PHILADELPHIA – At around 10:15 this morning, Judge Frank Blumberg of Room 504 of the Criminal Justice Center at 13th and Filbert streets in Philadelphia sauntered into his courtroom, ready to begin the day’s hearings.
On his docket for the day: a woman asking for a murder charge in which no one had been killed to be expunged from her record so she might be able to get her job at a bank back (granted); a guy who was accused of attempted murder for stabbing his girlfriend dozens of times trying to get his bail reduced (denied); and a man who denied having been driving too close to a police car one night in North Philadelphia. (It didn’t help his case that he said the officers had been driving an unmarked van when in fact they had been in the Philadelphia Police Department’s standard-issue Chevy Impala.)
An hour or so later, the court officer motioned to the four reporters in the room—an intern from the online news desk at The Philadelphia Inquirer, a gossip columnist from the Philadelphia Daily News, a reporter from KYW News Radio 1060 and this reporter, from The Observer—to come out of the galley and into the court itself, where they might be able to have a better view of a closed-circuit television that had been set up on the other side of the room. “Case 37, Ferrell,” intoned the court officer, a friendly man named Tony who seemed to have taken a shine to the Inquirer intern, a tall blonde named Brittany wearing platform sandals and her Inquirer ID card on a lanyard around her neck.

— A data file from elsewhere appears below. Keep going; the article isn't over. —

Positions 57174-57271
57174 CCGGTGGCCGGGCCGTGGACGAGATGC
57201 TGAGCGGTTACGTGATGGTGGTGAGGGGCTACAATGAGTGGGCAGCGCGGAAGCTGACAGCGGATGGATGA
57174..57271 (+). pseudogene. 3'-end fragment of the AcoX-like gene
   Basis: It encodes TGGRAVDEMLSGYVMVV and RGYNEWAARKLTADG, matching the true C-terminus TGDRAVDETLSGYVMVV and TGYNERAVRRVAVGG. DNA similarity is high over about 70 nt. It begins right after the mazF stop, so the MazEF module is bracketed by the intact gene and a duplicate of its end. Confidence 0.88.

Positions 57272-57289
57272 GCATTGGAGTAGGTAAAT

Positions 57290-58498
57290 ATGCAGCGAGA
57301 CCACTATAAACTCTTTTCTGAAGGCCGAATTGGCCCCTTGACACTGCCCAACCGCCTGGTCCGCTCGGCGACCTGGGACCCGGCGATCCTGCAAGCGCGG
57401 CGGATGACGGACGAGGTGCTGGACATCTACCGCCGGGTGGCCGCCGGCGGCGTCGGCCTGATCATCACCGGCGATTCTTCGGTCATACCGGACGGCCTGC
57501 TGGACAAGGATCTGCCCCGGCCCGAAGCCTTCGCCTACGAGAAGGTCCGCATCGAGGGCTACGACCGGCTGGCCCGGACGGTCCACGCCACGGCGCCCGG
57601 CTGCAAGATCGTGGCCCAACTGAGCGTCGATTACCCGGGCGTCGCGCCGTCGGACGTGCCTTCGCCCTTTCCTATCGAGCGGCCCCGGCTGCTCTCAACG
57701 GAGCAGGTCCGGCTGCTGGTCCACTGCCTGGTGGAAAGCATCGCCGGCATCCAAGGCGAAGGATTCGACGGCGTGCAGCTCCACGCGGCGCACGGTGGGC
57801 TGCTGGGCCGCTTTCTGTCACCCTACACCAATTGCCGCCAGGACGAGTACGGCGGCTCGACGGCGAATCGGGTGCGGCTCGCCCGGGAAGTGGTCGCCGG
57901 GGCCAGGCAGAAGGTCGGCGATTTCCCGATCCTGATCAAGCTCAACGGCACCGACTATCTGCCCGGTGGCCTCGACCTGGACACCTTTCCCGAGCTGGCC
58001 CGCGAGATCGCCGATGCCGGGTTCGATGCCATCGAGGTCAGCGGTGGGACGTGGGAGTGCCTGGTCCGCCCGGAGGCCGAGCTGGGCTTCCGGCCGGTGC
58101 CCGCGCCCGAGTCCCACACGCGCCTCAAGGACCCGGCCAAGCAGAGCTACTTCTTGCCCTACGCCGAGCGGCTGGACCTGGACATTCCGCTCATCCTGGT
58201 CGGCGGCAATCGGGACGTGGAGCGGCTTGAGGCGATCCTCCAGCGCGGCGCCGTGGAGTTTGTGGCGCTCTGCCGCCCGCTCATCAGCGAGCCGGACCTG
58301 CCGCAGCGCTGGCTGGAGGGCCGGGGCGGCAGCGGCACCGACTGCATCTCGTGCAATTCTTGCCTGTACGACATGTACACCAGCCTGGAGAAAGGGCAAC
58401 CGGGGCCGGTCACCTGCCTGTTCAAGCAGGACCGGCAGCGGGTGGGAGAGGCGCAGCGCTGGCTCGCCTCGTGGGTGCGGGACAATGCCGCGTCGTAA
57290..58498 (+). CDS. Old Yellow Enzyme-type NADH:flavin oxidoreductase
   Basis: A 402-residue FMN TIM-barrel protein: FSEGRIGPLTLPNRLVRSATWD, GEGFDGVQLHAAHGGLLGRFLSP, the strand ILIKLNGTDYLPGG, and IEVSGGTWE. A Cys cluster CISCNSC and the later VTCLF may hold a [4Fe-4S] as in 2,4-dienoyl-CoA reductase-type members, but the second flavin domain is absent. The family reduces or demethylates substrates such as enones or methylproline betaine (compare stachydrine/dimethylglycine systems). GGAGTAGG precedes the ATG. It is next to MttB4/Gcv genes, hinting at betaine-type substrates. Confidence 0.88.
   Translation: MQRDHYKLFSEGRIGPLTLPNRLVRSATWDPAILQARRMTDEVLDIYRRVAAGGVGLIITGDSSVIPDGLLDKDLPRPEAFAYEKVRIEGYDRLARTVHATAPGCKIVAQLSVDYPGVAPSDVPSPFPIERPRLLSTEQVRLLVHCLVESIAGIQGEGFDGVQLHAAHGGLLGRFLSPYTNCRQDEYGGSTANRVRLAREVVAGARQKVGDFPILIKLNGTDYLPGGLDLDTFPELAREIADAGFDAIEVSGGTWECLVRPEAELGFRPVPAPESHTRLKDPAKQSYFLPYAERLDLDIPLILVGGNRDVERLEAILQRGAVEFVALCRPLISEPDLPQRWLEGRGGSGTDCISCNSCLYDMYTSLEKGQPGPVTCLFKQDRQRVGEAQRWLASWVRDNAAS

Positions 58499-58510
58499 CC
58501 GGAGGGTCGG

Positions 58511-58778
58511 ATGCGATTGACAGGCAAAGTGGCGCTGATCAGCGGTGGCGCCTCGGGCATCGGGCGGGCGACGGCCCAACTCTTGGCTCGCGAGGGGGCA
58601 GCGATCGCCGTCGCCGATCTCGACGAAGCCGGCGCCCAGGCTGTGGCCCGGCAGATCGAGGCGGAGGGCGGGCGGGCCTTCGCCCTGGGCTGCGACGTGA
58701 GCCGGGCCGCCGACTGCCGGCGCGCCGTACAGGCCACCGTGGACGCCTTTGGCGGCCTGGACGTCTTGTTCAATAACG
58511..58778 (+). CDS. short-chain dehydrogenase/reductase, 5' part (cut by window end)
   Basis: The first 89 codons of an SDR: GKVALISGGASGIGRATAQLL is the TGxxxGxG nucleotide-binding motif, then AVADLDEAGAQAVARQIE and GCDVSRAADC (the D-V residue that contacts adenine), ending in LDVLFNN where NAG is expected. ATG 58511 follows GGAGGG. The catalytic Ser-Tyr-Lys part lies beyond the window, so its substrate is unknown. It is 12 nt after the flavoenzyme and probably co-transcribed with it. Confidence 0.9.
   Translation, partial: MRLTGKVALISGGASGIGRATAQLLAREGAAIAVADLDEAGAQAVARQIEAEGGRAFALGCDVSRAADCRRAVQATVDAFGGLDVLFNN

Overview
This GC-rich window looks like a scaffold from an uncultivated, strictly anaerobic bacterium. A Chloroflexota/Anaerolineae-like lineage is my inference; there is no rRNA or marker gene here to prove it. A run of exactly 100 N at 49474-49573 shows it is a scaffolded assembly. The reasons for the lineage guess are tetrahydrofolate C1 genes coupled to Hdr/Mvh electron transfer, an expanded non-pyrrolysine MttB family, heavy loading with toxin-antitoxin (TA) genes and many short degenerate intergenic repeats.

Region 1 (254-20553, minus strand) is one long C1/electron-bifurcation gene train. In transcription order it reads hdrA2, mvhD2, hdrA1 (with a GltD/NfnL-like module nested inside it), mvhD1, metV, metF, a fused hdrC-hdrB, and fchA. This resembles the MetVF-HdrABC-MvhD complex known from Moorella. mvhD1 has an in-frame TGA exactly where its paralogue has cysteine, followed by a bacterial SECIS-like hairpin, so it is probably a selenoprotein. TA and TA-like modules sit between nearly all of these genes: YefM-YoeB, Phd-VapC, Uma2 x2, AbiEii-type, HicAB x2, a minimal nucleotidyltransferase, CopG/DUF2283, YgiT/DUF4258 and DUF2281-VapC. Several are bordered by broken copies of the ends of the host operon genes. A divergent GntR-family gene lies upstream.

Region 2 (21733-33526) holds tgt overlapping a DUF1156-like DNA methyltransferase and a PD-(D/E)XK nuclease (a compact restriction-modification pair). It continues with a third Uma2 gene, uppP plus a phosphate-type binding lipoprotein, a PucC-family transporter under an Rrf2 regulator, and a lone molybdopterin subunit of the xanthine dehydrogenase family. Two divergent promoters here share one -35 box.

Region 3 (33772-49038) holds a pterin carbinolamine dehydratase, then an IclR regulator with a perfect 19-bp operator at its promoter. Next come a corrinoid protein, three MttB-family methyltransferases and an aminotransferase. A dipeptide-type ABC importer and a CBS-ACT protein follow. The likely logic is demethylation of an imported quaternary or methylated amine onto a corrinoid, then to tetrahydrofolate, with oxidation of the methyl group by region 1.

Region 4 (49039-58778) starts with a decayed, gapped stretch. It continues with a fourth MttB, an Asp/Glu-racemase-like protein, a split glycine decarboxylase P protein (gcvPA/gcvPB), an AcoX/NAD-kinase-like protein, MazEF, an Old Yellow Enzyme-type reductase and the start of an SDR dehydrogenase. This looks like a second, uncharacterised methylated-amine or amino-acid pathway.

On the screen appeared a short-haired Asian woman in a bright orange jumpsuit. Her large chest tattoo of a phoenix was covered up. She did not appear to be wearing any makeup.
“Kari Ferrell,” she said, and mumbled an address in Brooklyn, though for the last couple of weeks, since being picked up by the Philadelphia Police after alighting from a bus from New York, Ms. Ferrell has been residing at the Riverside Correction Facility in Northeast Philadelphia, a women’s-only prison built in 2004. She said she was 22 years old and said she had a bachelor’s degree in music from the University of Utah. (Several sources had previously told The Observer that Ms. Ferrell does not in fact have a degree. After her hearing, The Observer called the University of Utah’s transcripts department, which told us that no one by the name of Kari Ferrell or Farrell had ever been enrolled.)
Had she ever been diagnosed with any mental health issues, Mr. Murray asked? “No,” she responded. Was she under the influence of drugs or alcohol? “No.” Did she understand the charges against her for bad checks and forgery in Salt Lake City? “Yes.” Was she electing to waive extradition? “Yes.” Had she had a chance to discuss the extradition with her attorney? “Yes.”
And with that, her hearing was over. Her public defender, a young woman with reddish-brown hair wearing a gray skirt suit, said that Utah now has 30 days to come pick up Ms. Ferrell, but the governor of Utah, Jon Huntsman, must first sign the extradition order. If no one from Utah comes to get her within 30 days, she has the right to habeas corpus, meaning that the Commonwealth of Pennsylvania could decide it no longer wishes to keep her, and let her go.